Over the last quarter century, the United States has become one of the largest agricultural importers in the world. During this time, imports have grown significantly from $27 billion in 1994 to $128 billion in 2019. The role of the North American Free Trade Agreement (NAFTA) in 1994—superseded by the United States-Mexico-Canada Agreement (USMCA) in July 2020—has played a central role in this surge, with U.S. imports from the North American region increasing more than six-fold from $8.2 billion in 1994 to $52 billion in 2019. The volume of imports from all regions has risen across all commodities, but consumer-oriented products, such as fresh fruits and vegetables, beef products, and wine and beer products have led the increase. Even as overall imports have grown, imports from Europe, as well as South America and the Caribbean, have dipped, reflecting the decreasing share of berries and other fruits provided by these countries, as well as additional sources of alcoholic beverages imported from USMCA trading partners. These charts are drawn from the Economic Research Service product, U.S. Agricultural Trade at a Glance.
Wednesday, July 29, 2020
The United States is the world’s second largest agricultural trader after the European Union. U.S. agricultural exports have grown significantly over the last quarter century, from $46.1 billion in 1994 to $136.7 billion in 2019. The elimination of agricultural trade barriers as a result of the 1994 North American Free Trade Agreement (NAFTA)—superseded by the United States-Mexico-Canada Agreement (USMCA) in July 2020—nearly quadrupled exports (by value) to Canada and Mexico. Coinciding with policy developments, rising household incomes and changing trade policies in developing East and Southeast Asia have driven export growth, especially for China, whose share of U.S. agricultural exports more than quadrupled from 3 percent during 1994-2000 to 14 percent during 2010-19. Meanwhile, there has been a sharp decline in the share going to Europe and high-income East Asia, particularly Japan. These charts are drawn from the Economic Research Service product, U.S. Agricultural Trade at a Glance.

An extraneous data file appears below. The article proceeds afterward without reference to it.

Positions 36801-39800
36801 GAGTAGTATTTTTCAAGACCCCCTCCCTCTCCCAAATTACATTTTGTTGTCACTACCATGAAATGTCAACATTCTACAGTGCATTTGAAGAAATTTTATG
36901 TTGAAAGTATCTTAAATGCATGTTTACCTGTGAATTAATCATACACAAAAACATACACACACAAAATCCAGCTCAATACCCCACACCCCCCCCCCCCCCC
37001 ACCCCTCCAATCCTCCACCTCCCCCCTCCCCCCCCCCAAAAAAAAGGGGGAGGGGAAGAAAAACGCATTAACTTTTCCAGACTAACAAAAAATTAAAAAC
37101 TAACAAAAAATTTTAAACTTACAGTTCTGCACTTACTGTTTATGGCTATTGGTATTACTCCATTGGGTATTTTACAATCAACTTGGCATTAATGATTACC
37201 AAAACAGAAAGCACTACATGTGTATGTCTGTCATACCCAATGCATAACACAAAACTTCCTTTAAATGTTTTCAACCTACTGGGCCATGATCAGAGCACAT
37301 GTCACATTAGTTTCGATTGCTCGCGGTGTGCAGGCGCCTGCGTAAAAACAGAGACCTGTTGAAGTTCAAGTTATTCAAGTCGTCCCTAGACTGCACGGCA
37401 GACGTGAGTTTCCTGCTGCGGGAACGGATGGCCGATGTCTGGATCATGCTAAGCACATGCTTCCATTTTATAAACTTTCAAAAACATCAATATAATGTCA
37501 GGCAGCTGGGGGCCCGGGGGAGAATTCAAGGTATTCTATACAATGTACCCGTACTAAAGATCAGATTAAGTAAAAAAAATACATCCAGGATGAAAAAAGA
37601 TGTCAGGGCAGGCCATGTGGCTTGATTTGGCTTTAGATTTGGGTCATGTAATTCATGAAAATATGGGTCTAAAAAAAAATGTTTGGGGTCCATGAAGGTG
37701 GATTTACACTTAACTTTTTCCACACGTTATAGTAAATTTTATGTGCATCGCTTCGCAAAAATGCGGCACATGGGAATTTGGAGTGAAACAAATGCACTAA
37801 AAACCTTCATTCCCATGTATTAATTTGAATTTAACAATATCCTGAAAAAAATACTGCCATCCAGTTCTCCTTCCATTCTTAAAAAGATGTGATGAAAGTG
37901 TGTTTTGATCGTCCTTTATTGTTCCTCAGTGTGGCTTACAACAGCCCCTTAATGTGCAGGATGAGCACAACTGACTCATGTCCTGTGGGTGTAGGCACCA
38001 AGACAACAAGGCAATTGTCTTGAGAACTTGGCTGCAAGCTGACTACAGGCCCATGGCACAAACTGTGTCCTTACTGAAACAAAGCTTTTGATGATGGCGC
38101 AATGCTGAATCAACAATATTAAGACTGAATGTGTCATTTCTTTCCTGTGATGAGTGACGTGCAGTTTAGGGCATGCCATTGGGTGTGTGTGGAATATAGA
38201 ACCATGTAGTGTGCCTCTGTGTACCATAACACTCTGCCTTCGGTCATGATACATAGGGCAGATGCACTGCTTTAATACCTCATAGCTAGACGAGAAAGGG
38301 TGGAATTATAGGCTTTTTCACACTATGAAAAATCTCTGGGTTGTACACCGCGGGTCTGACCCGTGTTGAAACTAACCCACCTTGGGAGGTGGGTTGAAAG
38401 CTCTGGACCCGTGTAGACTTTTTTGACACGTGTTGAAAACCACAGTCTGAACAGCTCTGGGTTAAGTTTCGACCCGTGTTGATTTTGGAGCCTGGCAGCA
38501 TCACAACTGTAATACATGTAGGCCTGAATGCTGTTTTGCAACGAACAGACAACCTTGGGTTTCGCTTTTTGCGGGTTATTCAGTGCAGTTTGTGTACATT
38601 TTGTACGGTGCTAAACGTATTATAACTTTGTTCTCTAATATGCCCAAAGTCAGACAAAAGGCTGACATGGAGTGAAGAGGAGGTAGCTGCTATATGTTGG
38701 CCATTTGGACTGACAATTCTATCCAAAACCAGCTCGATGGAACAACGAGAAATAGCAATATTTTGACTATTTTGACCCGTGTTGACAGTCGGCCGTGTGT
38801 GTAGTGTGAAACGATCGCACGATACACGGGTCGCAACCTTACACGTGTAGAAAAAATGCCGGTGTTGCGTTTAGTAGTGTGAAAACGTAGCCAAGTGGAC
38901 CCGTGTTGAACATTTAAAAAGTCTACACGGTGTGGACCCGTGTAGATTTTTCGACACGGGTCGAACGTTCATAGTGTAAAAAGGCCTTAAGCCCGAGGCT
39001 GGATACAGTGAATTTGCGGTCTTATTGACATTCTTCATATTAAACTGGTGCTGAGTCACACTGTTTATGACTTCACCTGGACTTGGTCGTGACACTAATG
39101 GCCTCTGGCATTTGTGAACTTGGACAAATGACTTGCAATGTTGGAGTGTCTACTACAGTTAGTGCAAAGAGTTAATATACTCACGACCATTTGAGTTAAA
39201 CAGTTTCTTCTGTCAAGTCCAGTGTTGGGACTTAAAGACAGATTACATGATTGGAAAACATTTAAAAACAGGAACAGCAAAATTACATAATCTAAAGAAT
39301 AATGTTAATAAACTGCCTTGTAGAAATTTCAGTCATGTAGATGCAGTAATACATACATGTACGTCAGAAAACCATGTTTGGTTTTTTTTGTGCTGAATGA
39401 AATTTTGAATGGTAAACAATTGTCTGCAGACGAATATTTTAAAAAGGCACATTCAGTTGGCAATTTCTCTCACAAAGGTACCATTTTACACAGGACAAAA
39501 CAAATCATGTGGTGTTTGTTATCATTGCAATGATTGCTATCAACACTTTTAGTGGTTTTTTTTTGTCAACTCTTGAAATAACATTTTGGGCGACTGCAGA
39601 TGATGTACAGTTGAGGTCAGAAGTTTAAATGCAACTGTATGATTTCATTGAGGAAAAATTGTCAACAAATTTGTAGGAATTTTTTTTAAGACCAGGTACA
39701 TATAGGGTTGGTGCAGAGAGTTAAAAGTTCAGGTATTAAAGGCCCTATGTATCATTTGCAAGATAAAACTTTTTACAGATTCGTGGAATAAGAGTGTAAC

Friday, July 17, 2020
U.S. agricultural exports to China are projected to total $13.0 billion in fiscal year (FY) 2020, up from $10.1 billion in FY 2019. This rise in expected exports is primarily due to growth in Chinese purchases of U.S. soybeans and pork with expected additional purchases of sorghum and cotton also playing a role. This growth, much of which is expected as a result of relaxed barriers in the U.S.-China trade partnership, is projected to prevail in FY 2020 even considering the fiscal strains brought on by COVID-19. Portions of China’s economy are anticipated to continue growing while its economy as a whole is still being negatively affected by the global slowdown, especially with respect to international trade. Even amidst the negative economic effects of COVID-19 on China’s consumption of U.S. agricultural goods, China’s purchases of U.S. pork, soybeans, cotton, and other products rose in the first half of FY 2020. At this pace, U.S. exports to China are expected to increase by $2.9 billion from FY 2019, when the value of U.S. exports to China had fallen to $9.3 billion (in 2019 dollars)—its lowest point since FY 2009. This chart was drawn from the Economic Research Service’s most recent Outlook for U.S. Agricultural Trade, published in May 2020.